I think for me there is an opportunity here to view things with a different eye, to try to move beyond rigid social norms to see something wider and more loving underneath... What I mean is this... sometimes J's behaviour (and I guess that of children "like him", whoever they are!) is annoying and innapropriate but sometimes it is just him giving expression to the great energy and joie de vivre that lies within him... at the airport, for example, he gave a moment of playfulness and laughter to some people; at the circus, as well as the people looking at him oddly, I also saw one woman looking at him with a kind of admiring delight on her face. He was the very incarnation of childlike joy and exuberance... slightly larger than life... but, as long as he expresses himself within certain limits, he does have the "right" to be as he is and he can feel a sense of celebration about that... he is not just a "problem"!! My task is to be able to have the courage and love to see that also, not be afraid all the time of What Others Will Think... in this sense, he is a gift to me also.
  7. ThreeShadows

    ThreeShadows Quid me anxia?

    Oh, Malika! I know that feeling so well. I was always amazed at my boys' ability to personify the sheer joy and exuberance of seeing the world through the eyes of a child. We had a similar episode at the circus as well. The boys were about 4 y.o., difficult child 2 loved elephants and was jumping up and down, standing on my lap. The man-jerk behind me told me to make him sit down. I felt like killing him.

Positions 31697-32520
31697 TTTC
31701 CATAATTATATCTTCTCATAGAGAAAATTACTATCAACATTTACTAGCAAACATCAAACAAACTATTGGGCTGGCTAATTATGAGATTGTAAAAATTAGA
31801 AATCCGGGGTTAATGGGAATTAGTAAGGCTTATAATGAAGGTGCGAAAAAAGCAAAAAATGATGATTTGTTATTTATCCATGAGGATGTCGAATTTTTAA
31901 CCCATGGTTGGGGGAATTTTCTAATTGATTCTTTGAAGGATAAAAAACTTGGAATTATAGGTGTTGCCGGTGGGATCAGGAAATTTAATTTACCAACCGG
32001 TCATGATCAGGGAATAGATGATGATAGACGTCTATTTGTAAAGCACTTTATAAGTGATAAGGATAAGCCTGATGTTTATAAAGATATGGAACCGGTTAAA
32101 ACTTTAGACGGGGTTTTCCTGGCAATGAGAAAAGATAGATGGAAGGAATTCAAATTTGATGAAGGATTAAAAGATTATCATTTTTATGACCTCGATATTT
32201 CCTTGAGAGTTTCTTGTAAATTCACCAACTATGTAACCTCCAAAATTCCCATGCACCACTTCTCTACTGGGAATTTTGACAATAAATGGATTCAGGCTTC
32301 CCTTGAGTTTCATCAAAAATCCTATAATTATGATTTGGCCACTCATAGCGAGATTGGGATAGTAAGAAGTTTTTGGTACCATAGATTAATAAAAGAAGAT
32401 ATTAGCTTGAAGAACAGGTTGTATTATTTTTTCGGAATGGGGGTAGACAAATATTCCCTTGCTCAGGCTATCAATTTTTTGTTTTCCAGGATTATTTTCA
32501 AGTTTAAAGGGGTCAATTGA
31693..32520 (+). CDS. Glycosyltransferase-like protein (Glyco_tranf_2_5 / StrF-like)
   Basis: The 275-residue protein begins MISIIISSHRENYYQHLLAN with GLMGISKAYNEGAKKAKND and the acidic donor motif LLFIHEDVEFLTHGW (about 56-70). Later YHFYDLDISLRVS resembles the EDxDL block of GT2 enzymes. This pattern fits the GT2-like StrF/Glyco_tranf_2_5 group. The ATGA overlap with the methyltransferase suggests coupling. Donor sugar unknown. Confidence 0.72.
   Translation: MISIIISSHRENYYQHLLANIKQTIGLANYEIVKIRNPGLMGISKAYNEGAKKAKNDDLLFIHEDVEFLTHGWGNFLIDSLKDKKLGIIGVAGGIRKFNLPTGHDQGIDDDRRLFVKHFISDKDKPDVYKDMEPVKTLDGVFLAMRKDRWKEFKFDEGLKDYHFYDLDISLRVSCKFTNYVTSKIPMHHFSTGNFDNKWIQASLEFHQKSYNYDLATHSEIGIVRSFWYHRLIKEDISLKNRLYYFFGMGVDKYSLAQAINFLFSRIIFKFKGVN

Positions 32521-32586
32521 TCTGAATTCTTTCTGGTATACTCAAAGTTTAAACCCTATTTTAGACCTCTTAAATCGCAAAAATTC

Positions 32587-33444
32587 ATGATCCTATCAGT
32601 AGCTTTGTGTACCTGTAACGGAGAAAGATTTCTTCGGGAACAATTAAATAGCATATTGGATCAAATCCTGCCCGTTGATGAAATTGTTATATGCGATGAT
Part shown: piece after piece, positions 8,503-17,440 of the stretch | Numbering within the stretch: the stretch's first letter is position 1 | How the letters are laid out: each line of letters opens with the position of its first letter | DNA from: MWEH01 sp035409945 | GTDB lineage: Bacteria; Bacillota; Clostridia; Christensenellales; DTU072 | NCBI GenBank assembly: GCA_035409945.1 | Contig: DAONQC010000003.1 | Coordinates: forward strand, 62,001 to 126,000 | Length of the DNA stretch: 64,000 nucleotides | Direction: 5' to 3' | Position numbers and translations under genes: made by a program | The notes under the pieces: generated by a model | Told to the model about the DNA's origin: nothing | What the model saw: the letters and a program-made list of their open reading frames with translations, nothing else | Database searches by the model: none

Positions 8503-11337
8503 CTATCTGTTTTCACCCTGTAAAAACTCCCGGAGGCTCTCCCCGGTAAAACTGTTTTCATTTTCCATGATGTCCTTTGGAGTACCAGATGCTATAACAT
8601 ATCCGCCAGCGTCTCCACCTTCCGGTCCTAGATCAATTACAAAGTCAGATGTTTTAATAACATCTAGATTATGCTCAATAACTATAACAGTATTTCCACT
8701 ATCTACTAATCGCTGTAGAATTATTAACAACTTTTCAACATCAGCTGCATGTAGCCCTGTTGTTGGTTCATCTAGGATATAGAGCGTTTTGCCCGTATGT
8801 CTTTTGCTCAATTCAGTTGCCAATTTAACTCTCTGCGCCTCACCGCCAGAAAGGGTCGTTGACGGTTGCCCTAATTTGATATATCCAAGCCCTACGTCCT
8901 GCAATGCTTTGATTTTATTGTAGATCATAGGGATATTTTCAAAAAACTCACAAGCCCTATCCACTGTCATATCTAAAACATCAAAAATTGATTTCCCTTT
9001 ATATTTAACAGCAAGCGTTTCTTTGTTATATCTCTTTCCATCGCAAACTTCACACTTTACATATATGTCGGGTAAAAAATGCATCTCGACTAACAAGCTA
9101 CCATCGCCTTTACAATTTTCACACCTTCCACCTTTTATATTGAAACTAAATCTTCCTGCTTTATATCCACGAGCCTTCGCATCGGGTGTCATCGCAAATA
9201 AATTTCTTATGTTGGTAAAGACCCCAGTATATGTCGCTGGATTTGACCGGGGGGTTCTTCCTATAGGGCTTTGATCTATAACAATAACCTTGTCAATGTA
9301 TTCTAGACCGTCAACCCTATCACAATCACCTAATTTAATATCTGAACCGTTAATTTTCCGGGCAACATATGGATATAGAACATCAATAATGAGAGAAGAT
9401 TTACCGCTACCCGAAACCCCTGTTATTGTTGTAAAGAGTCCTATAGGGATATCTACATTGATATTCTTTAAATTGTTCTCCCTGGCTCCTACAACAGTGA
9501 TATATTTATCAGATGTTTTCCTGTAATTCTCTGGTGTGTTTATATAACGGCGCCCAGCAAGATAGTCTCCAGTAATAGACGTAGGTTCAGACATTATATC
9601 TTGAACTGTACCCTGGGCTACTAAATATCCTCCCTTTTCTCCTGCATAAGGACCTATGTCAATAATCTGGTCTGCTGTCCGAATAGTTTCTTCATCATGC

8. HaoZi

    HaoZi Guest

    I had to laugh at that. I'd never be able to get Kiddo to wear one of those.
  9. ThreeShadows

    ThreeShadows Quid me anxia?

    My sons would have been called "dunces" when I was growing up.

    I love this poem by Jacques Prévert:

    The Dunce

    He says no with his head
    but he says yes with his heart
    he says yes to what he loves
    he says no to the teacher
    he stands
    he is questioned
    and all the problems are posed
    sudden laughter seizes him
    and he erases all
    the words and figures
    names and dates
    sentences and snares
    and despite the teacher's threats
    to the jeers of infant prodigies
    with chalk of every colour
    on the blackboard of misfortune
    he draws the face of happiness.

  10. ThreeShadows

    ThreeShadows Quid me anxia?

    French version:

    Le cancre

    Il dit non avec la tête
    Mais il dit oui avec le coeur
    Il dit oui à ce qu'il aime
    Il dit non au professeur
    Il est debout
    On le questionne
    Et tous les problèmes sont posés
    Soudain le fou rire le prend
    Et il efface tout
    Les chiffres et les mots
    Les dates et les noms
    Les phrases et les pièges
    Et malgré les menaces du maître
    Sous les huées des enfants prodiges
    Avec des craies de toutes les couleurs
    Sur le tableau noir du malheur
    Il dessine le visage du bonheur.